Voice isn’t the only thing, of course, that is judged in a manuscript.  In fact, there are about a thousand things you have to get right. Spelling, commas, formatting, the agent’s name, dialogue, white space, the first sentence, setting, the font….  But most of those things you can figure out.  Spelling and punctuation are either right or wrong.  Dialogue sounds natural or it doesn’t.  There are guidelines on how to format your manuscript and what font to use.  You research your agent.  But voice….

How do you know when it’s right?  It’s like that joke by E.E. Kenyon, “Do you know how to get to Carnegie Hall?” Same answer: Practice!

Fine, but what is it, exactly?  Well, it isn’t anything “exactly.” It’s the personality of your book.  It’s the tone, the pace, the word choice, the flavor.  Voice is where you get to play with the rules a little.  Maybe your voice is a tiny bit irreverent, so you blithely begin sentences with “And.”  Maybe you’re voice is stern and no-nonsense, so you eschew contractions and use clipped sentences.  Maybe your voice is poetic, so you sprinkle in a few purple words here and there to highlight a feeling.

Voice is where you bring the funny.  Or the scary.  Or the poignant.  It’s where you show your style.  It’s where you choose certain turns of phrase and reject others because of how they affect the “mood” of your story.  Voice is what makes you stare at the page for 45 minutes trying to decide if you should use “challenge” or “difficulty” because meaning is everything and every word counts.

To a large degree, voice is why I chose to write THE LAST PRINCESS in first person.  Because the voice I wanted for the book was Cat’s voice — the main character.  So where somebody else might have written:

I was no longer hungry and, in fact, I began to feel rather sick.


In Cat’s voice I wrote:

I squeezed my eyes shut as my stomach rumbled again, only this time it wasn’t a pleasant, oh-please-feed-me kind of rumble. It was more of a get-me-outta-here-before-I-hurl sort of rumble.

This is the voice of a twelve-year-old girl looking at a menu in a French restaurant, staring at pictures of escargots and pressed duck.  The sentence above is not.  Yet they both say the same thing.

That’s voice.

Most of the voice I used when writing THE LAST PRINCESS came from listening to my daughter and reading lots of middle grade books featuring girls with attitude.  If you haven’t found your voice yet, don’t panic.  You will.  It takes time.  It takes practice.  And it takes patience.

Go ye forth and get some.


Those of you who are my regular readers may have noticed that I haven’t actually written about writing for awhile. That’s because I have been concentrating on querying and contests these last two months, and have not done much writing.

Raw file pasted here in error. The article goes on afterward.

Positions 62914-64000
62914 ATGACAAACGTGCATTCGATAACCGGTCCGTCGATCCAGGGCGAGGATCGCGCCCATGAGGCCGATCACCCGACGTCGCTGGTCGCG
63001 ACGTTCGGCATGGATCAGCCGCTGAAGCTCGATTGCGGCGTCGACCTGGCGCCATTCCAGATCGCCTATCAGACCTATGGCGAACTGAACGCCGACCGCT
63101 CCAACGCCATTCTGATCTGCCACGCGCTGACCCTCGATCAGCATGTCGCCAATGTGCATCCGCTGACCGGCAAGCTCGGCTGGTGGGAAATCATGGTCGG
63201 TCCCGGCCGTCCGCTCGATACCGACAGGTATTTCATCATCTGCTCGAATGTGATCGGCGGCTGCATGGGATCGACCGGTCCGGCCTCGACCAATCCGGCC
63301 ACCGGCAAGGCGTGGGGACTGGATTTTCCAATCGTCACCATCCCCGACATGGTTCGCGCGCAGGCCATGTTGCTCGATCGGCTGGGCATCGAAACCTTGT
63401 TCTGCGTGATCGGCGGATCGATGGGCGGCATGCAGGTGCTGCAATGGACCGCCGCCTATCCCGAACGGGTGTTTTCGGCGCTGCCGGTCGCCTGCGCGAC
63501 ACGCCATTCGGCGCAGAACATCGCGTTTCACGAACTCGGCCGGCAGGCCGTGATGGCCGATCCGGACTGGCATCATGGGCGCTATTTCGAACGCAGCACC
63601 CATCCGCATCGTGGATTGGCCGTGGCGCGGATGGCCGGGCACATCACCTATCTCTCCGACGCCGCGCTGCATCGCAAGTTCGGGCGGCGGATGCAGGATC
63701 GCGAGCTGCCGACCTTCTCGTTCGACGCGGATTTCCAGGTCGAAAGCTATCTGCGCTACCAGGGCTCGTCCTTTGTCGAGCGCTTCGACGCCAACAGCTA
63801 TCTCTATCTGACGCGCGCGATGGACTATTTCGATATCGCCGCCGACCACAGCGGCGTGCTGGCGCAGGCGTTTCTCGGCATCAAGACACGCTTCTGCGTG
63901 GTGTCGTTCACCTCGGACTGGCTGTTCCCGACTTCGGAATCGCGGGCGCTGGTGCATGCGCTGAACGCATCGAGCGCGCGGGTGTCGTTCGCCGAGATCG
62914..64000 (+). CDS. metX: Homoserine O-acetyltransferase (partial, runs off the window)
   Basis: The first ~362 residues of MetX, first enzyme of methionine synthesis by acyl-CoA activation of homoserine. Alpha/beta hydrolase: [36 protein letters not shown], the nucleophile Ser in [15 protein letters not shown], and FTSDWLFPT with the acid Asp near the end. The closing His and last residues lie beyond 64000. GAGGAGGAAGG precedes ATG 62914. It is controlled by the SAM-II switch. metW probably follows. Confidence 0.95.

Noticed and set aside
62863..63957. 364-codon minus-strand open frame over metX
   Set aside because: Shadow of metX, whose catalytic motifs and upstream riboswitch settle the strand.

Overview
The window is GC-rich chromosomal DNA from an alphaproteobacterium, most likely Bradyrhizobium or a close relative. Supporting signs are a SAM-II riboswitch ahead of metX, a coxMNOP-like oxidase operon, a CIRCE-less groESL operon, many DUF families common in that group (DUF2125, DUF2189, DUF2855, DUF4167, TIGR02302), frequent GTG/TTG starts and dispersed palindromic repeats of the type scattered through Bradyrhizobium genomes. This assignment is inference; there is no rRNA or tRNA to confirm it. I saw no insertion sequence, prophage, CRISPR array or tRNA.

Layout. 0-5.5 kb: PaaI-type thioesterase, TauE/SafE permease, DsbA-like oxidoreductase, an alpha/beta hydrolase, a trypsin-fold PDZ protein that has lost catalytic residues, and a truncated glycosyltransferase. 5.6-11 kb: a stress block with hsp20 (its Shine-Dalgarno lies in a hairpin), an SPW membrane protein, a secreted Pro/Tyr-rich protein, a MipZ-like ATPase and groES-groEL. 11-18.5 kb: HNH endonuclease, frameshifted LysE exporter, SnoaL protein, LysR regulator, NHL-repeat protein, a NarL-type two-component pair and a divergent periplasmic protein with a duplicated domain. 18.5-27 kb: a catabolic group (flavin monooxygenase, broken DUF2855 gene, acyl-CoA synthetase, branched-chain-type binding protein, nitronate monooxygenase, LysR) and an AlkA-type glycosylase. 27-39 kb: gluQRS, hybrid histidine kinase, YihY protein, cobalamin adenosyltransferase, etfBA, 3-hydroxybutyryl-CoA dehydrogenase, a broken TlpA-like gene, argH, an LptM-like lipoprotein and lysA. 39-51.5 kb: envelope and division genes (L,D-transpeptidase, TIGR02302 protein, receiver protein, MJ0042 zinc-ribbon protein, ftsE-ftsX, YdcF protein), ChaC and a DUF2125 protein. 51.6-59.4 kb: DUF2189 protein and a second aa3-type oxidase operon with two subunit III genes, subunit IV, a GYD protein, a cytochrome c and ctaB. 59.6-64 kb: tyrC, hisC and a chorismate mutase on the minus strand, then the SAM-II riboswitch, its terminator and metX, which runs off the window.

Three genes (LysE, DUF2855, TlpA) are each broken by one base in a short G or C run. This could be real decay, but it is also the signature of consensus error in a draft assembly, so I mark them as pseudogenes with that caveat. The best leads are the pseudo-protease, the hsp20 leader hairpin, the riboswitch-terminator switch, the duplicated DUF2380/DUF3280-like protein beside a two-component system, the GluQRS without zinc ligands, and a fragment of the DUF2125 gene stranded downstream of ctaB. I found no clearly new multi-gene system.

Apparantly it is too much to expect of myself to manage two jobs, family time, chores, sleep, tweeking Twitter pitches, polishing my query letter, researching agents, writing this blog, plotting a second middle grade book series, and making headway on my work-in-progress.

Sounds like a perfectly valid excuse, doesn’t it?

In fact, I hit a wall. The wall was made up of all different kinds of bricks.  Many of the bricks were rejections letters from agents.  A rather big one was failure to advance in a contest where things looked very positive for several days. One brick was a snag in the plot that I just couldn’t seem to get past. Another was simple burnout after forcing myself to write something — anything — every single day for a month, when that was not my regular process.

I pulled my manuscript out or called up the file on my iPad any number of times, only to put it away again. I just wasn’t feeling it.  This happens to everybody, I imagine. If you’re a writer and this has never happened to you, I’d prefer you keep that little nugget of sunshine to yourself.

So how do you get out of it?  Well, there are many ways, each of them appropriate for different reasons, and one of which may work for you.  Here are a few:

  • Leave it alone.  Forget about it.  Give yourself permission to take a writing vacation and figure out what thing you do get excited about, then do that for awhile.   At some point you will find yourself missing writing.  That’s the time to pick it up again.
  • Write something else.  Career writers need to be versatile in any case, and this is as good a time as any to branch out.  Try a short story, some flash fiction, that screenplay you’ve had in the back of your mind since high school.  You’ll gain valuable experience and maybe by getting out of your box you’ll see something that will revitalize that stalled project.